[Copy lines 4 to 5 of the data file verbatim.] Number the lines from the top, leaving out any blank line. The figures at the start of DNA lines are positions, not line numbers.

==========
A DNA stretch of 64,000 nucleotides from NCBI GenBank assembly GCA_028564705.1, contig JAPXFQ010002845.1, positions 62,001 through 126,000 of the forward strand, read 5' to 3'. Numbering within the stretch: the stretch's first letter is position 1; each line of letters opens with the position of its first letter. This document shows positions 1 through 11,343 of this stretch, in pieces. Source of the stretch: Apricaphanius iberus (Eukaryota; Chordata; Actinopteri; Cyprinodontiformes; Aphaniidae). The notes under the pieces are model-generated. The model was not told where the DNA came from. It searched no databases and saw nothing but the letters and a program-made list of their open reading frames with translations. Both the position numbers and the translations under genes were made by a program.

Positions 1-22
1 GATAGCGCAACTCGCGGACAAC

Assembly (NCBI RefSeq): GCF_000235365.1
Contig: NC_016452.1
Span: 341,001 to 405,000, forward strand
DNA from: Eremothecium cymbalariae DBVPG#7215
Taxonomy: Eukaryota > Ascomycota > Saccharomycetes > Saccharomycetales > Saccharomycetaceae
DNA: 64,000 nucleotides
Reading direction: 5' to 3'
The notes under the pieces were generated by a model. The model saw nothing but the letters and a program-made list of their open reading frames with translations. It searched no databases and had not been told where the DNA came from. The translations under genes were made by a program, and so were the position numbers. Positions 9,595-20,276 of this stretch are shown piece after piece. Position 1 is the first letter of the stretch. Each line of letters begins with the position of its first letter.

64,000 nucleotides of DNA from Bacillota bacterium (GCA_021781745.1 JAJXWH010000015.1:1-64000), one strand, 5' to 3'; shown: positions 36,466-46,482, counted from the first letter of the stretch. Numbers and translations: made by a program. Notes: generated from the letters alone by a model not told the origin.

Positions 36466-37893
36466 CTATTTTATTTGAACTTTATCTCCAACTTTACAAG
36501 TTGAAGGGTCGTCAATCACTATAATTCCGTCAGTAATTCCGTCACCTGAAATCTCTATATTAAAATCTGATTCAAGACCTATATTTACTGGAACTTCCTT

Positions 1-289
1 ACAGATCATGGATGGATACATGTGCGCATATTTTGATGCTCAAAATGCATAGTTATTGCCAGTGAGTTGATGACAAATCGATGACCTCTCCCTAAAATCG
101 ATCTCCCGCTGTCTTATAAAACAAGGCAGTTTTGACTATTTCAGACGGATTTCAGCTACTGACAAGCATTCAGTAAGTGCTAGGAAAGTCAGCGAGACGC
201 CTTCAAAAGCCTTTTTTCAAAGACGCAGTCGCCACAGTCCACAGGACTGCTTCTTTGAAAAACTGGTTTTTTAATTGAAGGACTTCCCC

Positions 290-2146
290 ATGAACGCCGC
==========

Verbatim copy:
Assembly (NCBI RefSeq): GCF_000235365.1
Contig: NC_016452.1